Medically Reviewed on 7/7/2022

Generic Name: platelets

Drug Class: Blood Components

What are platelets, and what are they used for?

Platelets, also known as thrombocytes, are one of the components of blood, along with red blood cells, white blood cells, and plasma, the fluid component. Platelets are small cell fragments of large bone marrow cells known as megakaryocytes and derive the name from their plate-like shape. Platelets clump together and form blood clots to stop bleeding and to heal wounds after an injury.

Platelets collected from donors are administered as intravenous transfusions to treat thrombocytopenia, a condition with an abnormally low count of platelets. Normal platelet count in adults may range from 150,000-300,000 per microliter. Thrombocytopenia can make a person more prone to bleeding and bruising, and put them at high risk for excessive and uncontrolled bleeding from even minor injuries. Platelet transfusions are given to patients with thrombocytopenia in the following circumstances:

  • Actively bleeding patient: Target is to keep platelet count above 50,000/uL, and above 100,00/uL in case of central nervous system bleeding.
  • Preparation for an invasive procedure: Transfusion is given if the patient has severe thrombocytopenia and is deemed to have a high risk for bleeding. Platelet threshold levels required can vary from 10,000/uL to 100,000/uL or more depending on the procedure to be performed.
  • Prevention of spontaneous bleeding: Prophylactic platelet transfusion is given to patients without fever (afebrile) with platelet counts below 10,000/uL due to bone marrow suppression. Higher platelet thresholds are used in patients who are febrile or septic or patients with acute promyelocytic leukemia. Thresholds can vary depending on the patient and their clinical condition.

Platelets are collected in two ways:

  • By isolating and pooling platelets from units of donated whole blood
  • By collecting platelets via apheresis directly from a donor

Apheresis is a process by which a donor’s blood is passed through a medical device that selectively removes platelets, with or without some white cells and plasma. The red blood cells and plasma are infused back into the donor. The advantage of apheresis platelets over whole blood derived (WBD) pooled platelets is that the recipient is exposed to only one donor and can be matched for blood type, human leukocyte antigen (HLA) type and cytomegalovirus (CMV) status.


  • Prophylactic platelet transfusion is avoided in thrombocytopenic patients with blood disorders that have a high propensity for clotting (pro-thrombotic), it can increase the risk for thrombosis. Platelet transfusion may be given to such patients who are actively bleeding or anticipated to be at risk from a required invasive procedure. Conditions contraindicated for platelet transfusion include:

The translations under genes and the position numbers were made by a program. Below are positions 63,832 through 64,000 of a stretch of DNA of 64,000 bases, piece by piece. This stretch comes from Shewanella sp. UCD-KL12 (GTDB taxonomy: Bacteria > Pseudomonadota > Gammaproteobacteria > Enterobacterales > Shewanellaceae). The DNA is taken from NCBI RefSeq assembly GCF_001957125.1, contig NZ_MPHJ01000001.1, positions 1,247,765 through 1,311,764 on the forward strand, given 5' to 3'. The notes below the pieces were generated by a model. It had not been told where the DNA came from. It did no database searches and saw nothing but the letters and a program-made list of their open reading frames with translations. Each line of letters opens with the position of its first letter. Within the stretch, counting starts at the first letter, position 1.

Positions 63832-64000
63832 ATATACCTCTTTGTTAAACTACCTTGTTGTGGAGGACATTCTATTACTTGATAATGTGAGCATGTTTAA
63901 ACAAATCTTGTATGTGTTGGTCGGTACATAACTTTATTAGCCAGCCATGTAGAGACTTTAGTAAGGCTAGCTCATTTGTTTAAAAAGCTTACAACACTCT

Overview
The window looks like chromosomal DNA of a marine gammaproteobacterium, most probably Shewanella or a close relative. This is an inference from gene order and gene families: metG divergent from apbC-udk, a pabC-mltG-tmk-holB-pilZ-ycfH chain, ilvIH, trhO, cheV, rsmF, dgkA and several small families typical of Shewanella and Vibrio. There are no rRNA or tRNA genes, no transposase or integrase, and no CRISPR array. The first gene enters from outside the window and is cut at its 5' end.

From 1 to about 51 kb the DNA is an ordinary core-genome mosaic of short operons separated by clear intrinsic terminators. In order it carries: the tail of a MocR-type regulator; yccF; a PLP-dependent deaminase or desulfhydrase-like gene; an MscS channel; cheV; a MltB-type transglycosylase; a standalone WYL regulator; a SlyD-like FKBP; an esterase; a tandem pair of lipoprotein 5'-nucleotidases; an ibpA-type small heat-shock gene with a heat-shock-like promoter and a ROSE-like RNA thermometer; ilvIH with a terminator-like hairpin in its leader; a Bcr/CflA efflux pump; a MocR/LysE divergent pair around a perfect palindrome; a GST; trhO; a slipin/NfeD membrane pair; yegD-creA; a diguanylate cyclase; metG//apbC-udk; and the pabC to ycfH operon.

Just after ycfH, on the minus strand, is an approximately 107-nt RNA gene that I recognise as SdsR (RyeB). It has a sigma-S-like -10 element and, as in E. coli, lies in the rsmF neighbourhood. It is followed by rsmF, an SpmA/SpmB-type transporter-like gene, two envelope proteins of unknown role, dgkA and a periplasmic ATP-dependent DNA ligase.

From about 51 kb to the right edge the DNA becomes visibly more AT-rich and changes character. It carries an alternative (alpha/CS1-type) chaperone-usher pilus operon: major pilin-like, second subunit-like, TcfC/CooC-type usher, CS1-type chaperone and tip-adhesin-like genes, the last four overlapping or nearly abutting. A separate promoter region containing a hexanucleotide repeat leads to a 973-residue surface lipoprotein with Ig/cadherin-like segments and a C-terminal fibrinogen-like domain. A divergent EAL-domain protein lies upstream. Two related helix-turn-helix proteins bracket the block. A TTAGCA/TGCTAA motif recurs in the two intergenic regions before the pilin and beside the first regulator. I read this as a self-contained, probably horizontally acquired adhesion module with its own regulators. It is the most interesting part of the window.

• Immune thrombocytopenia (ITP), in which the immune system destroys megakaryocytes and circulating platelets
    • Thrombotic thrombocytopenic purpura (TTP) that causes small blood clots to form in the small arteries all over the body
    • Heparin-induced thrombocytopenia (HIT), an immune system-related complication from heparin use that causes clot formation and low platelet count
  • Platelet transfusion should be done only for bleeding in thrombocytopenic patients with inherited or acquired defects in platelet function.
  • Liver disease and disseminated intravascular coagulation (DIC) are two conditions that can cause a complex mixture of clotting and bleeding defects. Platelet transfusion in such patients should be reserved only for active bleeding or high risk for bleeding.
  • Patients should be monitored for signs of a transfusion reaction, including vitals, before during, and after transfusion. Transfusion should be stopped if transfusion reaction is suspected, the patient should be assessed and stabilized, and the blood bank notified to initiate an investigation.
  • Platelet products have an increased risk of significant bacterial contamination and sepsis compared to other blood products because platelets must be stored at room temperature since they rapidly lose function when refrigerated. Patients should be monitored for signs of infection and promptly treated.
  • Platelet transfusion has a risk for transmission of viral infections including HIV, CMV, hepatitis B and C viruses, bacterial and parasitic infections.
  • If ABO (blood groups) identical platelets are not available, platelets from ABO plasma compatible donors may be used without significant problems, but can result in suboptimal responses.
  • Platelet products contain a small amount of red blood cells. Rh-compatible platelets should be used if possible to prevent the formation of anti-D in Rh negative individuals, especially in women who are pregnant or may become pregnant.
  • Platelet transfusions may induce formation of HLA antibodies and rarely platelet specific antibodies (HPA-1a) that may cause immune refractoriness for future transfusions, particularly for patients that require numerous platelet transfusions. Reducing leukocytes in the platelet product may reduce HLA sensitization. These patients may benefit from HLA matched or HPA-1a negative apheresis platelet transfusions if available.
  • White cells in the platelet products may attack host tissue, a condition known as transfusion-associated graft-versus-host disease (TA-GVHD). Irradiated platelet products should be used for patients at increased risk for TA-GVHD.
  • Patients that are CMV seronegative or whose CMV status is unknown and are at increased risk of symptomatic CMV infection should receive CMV reduced risk platelets.


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What are the side effects of platelets?